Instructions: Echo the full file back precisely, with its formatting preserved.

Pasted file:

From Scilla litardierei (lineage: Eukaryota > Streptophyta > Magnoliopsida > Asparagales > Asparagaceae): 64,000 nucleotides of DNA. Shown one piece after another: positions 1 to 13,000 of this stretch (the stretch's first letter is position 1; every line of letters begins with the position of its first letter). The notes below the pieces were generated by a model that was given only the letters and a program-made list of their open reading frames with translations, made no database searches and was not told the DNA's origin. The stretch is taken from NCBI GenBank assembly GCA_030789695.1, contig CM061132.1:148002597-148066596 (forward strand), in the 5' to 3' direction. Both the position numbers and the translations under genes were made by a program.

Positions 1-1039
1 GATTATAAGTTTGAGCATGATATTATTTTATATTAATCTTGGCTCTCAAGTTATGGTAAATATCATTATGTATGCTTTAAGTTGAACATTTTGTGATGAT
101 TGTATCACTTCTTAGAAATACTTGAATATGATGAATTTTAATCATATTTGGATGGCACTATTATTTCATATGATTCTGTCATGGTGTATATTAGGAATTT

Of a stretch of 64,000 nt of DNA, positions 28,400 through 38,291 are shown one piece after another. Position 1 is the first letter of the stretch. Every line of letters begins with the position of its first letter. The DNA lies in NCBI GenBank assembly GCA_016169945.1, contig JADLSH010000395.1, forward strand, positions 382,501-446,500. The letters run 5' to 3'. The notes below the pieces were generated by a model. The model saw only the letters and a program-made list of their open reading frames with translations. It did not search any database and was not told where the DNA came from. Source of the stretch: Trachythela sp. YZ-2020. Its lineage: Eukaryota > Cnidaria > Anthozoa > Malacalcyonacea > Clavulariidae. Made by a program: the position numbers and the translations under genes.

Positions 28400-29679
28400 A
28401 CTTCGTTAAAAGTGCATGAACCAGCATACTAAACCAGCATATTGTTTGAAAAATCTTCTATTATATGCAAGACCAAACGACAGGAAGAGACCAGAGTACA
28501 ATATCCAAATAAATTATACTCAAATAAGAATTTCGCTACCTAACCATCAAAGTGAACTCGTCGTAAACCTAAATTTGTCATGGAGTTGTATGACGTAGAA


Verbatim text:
From Scilla litardierei (lineage: Eukaryota > Streptophyta > Magnoliopsida > Asparagales > Asparagaceae): 64,000 nucleotides of DNA. Shown one piece after another: positions 1 to 13,000 of this stretch (the stretch's first letter is position 1; every line of letters begins with the position of its first letter). The notes below the pieces were generated by a model that was given only the letters and a program-made list of their open reading frames with translations, made no database searches and was not told the DNA's origin. The stretch is taken from NCBI GenBank assembly GCA_030789695.1, contig CM061132.1:148002597-148066596 (forward strand), in the 5' to 3' direction. Both the position numbers and the translations under genes were made by a program.

Positions 1-1039
1 GATTATAAGTTTGAGCATGATATTATTTTATATTAATCTTGGCTCTCAAGTTATGGTAAATATCATTATGTATGCTTTAAGTTGAACATTTTGTGATGAT
101 TGTATCACTTCTTAGAAATACTTGAATATGATGAATTTTAATCATATTTGGATGGCACTATTATTTCATATGATTCTGTCATGGTGTATATTAGGAATTT

Of a stretch of 64,000 nt of DNA, positions 28,400 through 38,291 are shown one piece after another. Position 1 is the first letter of the stretch. Every line of letters begins with the position of its first letter. The DNA lies in NCBI GenBank assembly GCA_016169945.1, contig JADLSH010000395.1, forward strand, positions 382,501-446,500. The letters run 5' to 3'. The notes below the pieces were generated by a model. The model saw only the letters and a program-made list of their open reading frames with translations. It did not search any database and was not told where the DNA came from. Source of the stretch: Trachythela sp. YZ-2020. Its lineage: Eukaryota > Cnidaria > Anthozoa > Malacalcyonacea > Clavulariidae. Made by a program: the position numbers and the translations under genes.

Positions 28400-29679
28400 A
28401 CTTCGTTAAAAGTGCATGAACCAGCATACTAAACCAGCATATTGTTTGAAAAATCTTCTATTATATGCAAGACCAAACGACAGGAAGAGACCAGAGTACA
28501 ATATCCAAATAAATTATACTCAAATAAGAATTTCGCTACCTAACCATCAAAGTGAACTCGTCGTAAACCTAAATTTGTCATGGAGTTGTATGACGTAGAA